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Dermatomyositis oddities: Could one be responsible for the other?


DII small banner By Warren R. Heymann, MD
Sept. 19, 2016


So much about dermatomyositis (DM) has intrigued me since medical school. Over the years, I have probably read more about this disease than any other malady. I am always amazed how I much more there is to learn.

There were two reports about DM in the September issue of JAMA Dermatology. One case was that of a 60+ year old woman who suffered a stroke 2 years prior to the rash, causing right-sided paralysis. She developed characteristic features of DM, with scalp and periocular violaceous erythema. Gottron papules (confirmed histologically by the presence of interface dermatitis) and periungual erythema were noted on the left hand only. Kurtzman et al hypothesized that the classical lesions appeared only on the left hand because of stretch and mechanical trauma, which could not have occurred on her immobile right arm. Although a neurologic influence could not be ruled out, it was felt to be unlikely (1). This theory is certainly plausible, given the fact that Gottron papules are characteristically over bony prominences; presumably there is some traumatic role in the pathogenesis of these lesions.

Bernet et al described an “ovoid palatal patch,” characterized by a well-demarcated, arciform erythematous patch of the hard palate in 18 of 45 patients with DM. A biopsy from one patient demonstrated interface dermatitis with a thickened basement membrane and mucin, consistent with DM. Interestingly, 15 of the 18 patients had antibodies to TIF1ϒ; this was highly statistically significant, as none of the patients with other autoantibodies had this lesion. TIF1ϒ has been associated with malignancy — in this article the association with cancer did not reach significance. The authors recommended further studies to determine whether or not the oval palatal patch in DM may be used to predict outcomes such as cancer or amyopathic disease (2). While one cannot argue with the possibility of TIF1ϒ having some role in the pathogenesis, I would recommend looking carefully at the palates of those with this patch. Look at the clinical image – that patient has an impressive torus palatinus, with the erythema being on the most prominent aspect. My hypothesis is that that this ovoid palatal patch is akin to a Gottron lesion, due to the trauma of eating. Perhaps the TIF1ϒ antibody is a predisposing factor.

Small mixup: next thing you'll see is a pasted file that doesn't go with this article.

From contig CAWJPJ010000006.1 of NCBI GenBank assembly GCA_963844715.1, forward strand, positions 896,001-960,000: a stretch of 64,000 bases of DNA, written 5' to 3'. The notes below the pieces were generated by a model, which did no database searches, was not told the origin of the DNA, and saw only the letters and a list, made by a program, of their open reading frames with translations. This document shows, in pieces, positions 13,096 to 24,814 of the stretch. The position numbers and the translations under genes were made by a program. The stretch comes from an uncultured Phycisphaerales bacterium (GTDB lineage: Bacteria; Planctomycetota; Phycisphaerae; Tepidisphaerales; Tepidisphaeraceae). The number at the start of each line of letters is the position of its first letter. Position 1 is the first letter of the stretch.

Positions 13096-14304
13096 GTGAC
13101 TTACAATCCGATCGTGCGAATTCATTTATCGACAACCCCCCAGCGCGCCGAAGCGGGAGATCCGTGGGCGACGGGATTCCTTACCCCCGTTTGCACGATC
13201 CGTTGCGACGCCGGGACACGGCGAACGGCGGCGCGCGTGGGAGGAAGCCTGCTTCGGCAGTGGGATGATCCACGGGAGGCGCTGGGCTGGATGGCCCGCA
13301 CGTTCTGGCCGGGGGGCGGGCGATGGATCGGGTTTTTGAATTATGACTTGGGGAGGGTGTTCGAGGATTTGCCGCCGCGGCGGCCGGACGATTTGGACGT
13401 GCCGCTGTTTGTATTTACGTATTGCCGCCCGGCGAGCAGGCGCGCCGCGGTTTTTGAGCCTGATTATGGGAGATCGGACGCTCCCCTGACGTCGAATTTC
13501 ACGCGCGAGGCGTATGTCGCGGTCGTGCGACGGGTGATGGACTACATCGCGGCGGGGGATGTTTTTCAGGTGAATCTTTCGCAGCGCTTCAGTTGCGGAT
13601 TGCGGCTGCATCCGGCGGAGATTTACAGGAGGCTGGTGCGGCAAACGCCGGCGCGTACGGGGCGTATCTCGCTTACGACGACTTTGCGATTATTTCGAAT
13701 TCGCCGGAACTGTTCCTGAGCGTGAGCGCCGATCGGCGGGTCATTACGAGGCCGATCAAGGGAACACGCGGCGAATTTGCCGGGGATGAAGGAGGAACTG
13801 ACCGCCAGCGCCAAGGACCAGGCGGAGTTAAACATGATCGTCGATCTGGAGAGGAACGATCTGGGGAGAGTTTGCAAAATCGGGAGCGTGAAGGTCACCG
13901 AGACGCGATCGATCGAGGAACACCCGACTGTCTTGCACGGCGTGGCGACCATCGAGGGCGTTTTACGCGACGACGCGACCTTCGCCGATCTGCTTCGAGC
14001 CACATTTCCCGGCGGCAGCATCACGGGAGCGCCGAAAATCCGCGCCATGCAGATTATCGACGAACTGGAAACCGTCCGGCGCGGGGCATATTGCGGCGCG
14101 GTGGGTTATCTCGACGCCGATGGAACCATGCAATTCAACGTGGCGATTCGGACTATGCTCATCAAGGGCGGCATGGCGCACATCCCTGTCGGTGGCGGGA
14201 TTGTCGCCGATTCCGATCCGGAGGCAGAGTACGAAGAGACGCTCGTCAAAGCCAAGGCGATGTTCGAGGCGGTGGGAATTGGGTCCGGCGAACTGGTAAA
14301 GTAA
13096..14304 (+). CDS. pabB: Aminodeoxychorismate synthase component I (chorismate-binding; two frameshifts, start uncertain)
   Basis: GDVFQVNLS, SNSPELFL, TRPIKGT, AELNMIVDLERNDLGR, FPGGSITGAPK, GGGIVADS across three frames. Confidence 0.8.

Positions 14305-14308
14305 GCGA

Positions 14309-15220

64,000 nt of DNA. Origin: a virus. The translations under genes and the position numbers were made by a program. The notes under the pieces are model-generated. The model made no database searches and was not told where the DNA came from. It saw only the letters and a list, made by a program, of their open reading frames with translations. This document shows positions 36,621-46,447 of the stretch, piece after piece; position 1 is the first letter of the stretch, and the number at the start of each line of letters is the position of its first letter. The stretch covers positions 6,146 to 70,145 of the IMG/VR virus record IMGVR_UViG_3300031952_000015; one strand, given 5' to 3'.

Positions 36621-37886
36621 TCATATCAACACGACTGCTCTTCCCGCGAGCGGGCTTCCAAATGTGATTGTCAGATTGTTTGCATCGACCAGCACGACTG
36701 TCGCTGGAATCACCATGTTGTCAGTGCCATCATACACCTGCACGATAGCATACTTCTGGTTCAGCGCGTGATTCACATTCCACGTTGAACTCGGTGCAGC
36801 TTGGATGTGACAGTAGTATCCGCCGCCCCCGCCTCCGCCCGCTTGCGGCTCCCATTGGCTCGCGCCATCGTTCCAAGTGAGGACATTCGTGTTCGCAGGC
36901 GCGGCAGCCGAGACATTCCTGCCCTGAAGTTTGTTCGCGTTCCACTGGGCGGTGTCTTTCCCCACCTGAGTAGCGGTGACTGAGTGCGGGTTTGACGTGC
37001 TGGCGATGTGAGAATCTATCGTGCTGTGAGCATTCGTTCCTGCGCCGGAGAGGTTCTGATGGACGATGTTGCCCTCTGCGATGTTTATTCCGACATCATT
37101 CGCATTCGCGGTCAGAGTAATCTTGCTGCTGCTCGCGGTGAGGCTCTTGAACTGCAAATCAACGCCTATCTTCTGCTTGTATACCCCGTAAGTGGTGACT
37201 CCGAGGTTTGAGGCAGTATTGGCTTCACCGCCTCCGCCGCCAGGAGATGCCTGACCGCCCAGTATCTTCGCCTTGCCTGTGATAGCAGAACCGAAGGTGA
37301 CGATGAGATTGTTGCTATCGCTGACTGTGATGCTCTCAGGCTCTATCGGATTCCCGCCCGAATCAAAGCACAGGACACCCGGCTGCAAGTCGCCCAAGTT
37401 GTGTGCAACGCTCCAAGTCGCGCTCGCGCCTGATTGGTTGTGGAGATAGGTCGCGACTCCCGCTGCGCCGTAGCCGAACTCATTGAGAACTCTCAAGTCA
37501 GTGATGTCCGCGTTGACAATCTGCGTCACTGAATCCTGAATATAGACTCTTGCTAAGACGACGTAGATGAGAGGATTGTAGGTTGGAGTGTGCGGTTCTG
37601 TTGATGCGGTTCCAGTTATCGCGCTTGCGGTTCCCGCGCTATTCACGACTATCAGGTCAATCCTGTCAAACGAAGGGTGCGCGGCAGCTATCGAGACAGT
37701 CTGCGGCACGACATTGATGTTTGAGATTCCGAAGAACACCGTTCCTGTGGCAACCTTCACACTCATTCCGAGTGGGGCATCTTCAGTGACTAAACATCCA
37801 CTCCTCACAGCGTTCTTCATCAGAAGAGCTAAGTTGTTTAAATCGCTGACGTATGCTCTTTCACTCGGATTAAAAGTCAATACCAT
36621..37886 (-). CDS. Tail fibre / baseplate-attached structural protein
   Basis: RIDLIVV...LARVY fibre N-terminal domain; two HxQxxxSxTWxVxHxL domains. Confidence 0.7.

In honor the upcoming baseball playoffs, I would like to paraphrase a line heard at stadiums pre-smart phone: “Getcha scorecard! You can’t tell the antibodies without a scorecard”. (It is my understanding that keeping score at a baseball game — K for strikeout; a 5-4-3 double play, etc. — is a lost art). For those of us, including myself, who have trouble remembering the implications of the increasing number of autoantibodies in DM, please read the following abstract by Fujimoto et al (3).

In dermatomyositis, disease-specific autoantibodies now cover more than 70% of patients. These autoantibodies closely correlate with distinct clinical manifestations. In the past few years, extensive evidence has been accumulated on clinical significance of dermatomyositis-specific autoantibodies including autoantibodies against melanoma differentiation antigen 5 (MDA5), transcriptional intermediary factor 1 (TIF1), nuclear matrix protein 2 (NXP2), and small ubiquitin-like modifier activating enzyme (SAE).

Anti-MDA5 antibodies are found with high specificity in clinically amyopathic dermatomyositis presenting rapidly progressive interstitial lung disease (ILD) especially in Asian population. Similar tendency has been reported in the US/Europe, although the frequency of positivity and the type of ILD may differ. Anti-TIF1 antibodies are present in juvenile and adult dermatomyositis patients with close correlation with malignancy in adult population. Anti-NXP2 antibodies share similar phenotype with anti-TIF1 antibodies, except that anti-NXP2 antibodies are associated with calcinosis and severe muscle disease. Although numbers are still small, patients with anti-SAE antibodies tend to present skin disease first and then progress to muscle weakness with systematic symptoms including dysphagia. Moreover, distinct cutaneous manifestations and muscle histopathology findings for each autoantibody have been reported.

Autoantibody-based classification of dermatomyositis subsets is now a useful strategy for comprehending the heterogeneous spectrum of dermatomyositis.

1. Kurtzman DJB, et al. Unilateral Gottron papules in a patient following a stroke: Clinical insights into the disease mechanisms and pathophysiology of cutaneous dermatomyositis. JAMA Dermatol 2016; 152: 1062-3.
2. Bernet LL, et al. Ovoid palatal patch in dermatomyositis: A novel finding associated with anti-TIF1ϒ (p155) antibodies. JAMA Dermatol 2016; 152: 1049-51.
3. Fujimoto M, et al. Recent advances in dermatomyositis-specific autoantibodies. Curr Opin Rheumatol 2016 Aug 16 [Epub ahead of print]

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